@Dave…whew give me a few to digest that

  9. Mike, et al:

    Sorry to be so long winded. I have problems w/data from the lbc dashboard. I don’t think it is deeply meaningful. Garbage in…garbage out.

    I’ll give you an example from a different business. Since this last weekend visibility on organic search has changed for the 2most important,relevant, voluminous, on-target, focused keywords.

    Maps has changed the visibility.

    I compared overall exact phrase traffic from analytics and google adwords to ascertain the impact over the last couple of days versus…May, 2009.

    For one phrase (with a geo modifier)..visits to the site dropped from 37% of all exact phrases to 25% and for the other phrase (industry term w/out geo modifier…w/ maps being inserted on a geographical basis) we are down from 17% of all clicks to 12%.

    Big problems. Ya know..one of our sales people told us calls have dropped over the last couple of days. Big problem.

    The LBC dashboard doesn’t give me any insights into these specifics. Using analytics/ppc, etc. does.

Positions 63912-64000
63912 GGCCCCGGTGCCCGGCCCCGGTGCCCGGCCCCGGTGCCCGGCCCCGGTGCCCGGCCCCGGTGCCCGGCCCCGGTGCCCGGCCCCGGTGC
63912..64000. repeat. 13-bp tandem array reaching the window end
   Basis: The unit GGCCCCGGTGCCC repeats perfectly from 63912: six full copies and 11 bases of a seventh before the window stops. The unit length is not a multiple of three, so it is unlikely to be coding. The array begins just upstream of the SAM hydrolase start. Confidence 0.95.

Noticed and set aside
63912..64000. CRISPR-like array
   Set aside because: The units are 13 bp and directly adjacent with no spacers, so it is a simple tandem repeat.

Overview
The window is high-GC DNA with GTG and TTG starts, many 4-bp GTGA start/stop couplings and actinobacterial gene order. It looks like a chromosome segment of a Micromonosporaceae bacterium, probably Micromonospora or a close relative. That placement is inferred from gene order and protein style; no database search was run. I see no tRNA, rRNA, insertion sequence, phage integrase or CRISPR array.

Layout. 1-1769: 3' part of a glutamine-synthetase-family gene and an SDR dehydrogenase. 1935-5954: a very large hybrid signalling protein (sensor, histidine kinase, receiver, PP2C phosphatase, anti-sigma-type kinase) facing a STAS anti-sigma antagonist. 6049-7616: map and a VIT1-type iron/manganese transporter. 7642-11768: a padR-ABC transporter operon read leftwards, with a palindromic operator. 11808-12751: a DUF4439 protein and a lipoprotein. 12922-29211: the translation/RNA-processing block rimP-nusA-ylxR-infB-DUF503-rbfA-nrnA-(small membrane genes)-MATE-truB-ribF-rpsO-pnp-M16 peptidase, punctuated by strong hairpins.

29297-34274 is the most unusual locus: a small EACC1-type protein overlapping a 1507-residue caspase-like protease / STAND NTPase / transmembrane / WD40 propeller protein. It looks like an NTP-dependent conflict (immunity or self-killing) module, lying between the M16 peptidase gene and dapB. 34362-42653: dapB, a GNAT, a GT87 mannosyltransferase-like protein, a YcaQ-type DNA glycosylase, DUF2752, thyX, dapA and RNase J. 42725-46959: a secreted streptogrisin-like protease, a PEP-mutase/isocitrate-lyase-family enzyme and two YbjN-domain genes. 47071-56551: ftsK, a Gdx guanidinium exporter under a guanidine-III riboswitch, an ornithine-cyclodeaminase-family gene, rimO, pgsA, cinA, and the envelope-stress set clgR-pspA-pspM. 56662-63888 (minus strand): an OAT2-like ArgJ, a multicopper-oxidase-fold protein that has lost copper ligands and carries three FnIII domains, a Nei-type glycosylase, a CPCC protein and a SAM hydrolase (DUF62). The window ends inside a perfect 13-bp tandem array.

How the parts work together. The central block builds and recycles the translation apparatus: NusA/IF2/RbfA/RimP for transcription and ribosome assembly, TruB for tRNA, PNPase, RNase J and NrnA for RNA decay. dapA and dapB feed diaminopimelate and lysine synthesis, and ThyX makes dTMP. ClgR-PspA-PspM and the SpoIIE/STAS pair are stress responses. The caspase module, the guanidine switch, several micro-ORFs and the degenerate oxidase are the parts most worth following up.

Its why I’m not too happy about the package provided by the dashboard.

    :D-> (that was a lot more succinct-wasn’t it, Mike?) ;)

  10. Mike,

    A few weeks ago Google Base started to ask merchants to submit their business locations ( http://twitter.com/PeterWyspianski/status/1935041947 ). We knew the Google team were up to something and that some sort of association between the Base feed and LBC might happen.

    A few of my thoughts on this new development:

    -It’s a clear push for LBC, Google is clearly trying to increase the awareness of LBC among businesses (new dashboard, now this)

    -The association between Google Base and LBC might be another “trust” signal for a business listing in Maps (but obviously you will know better then me :)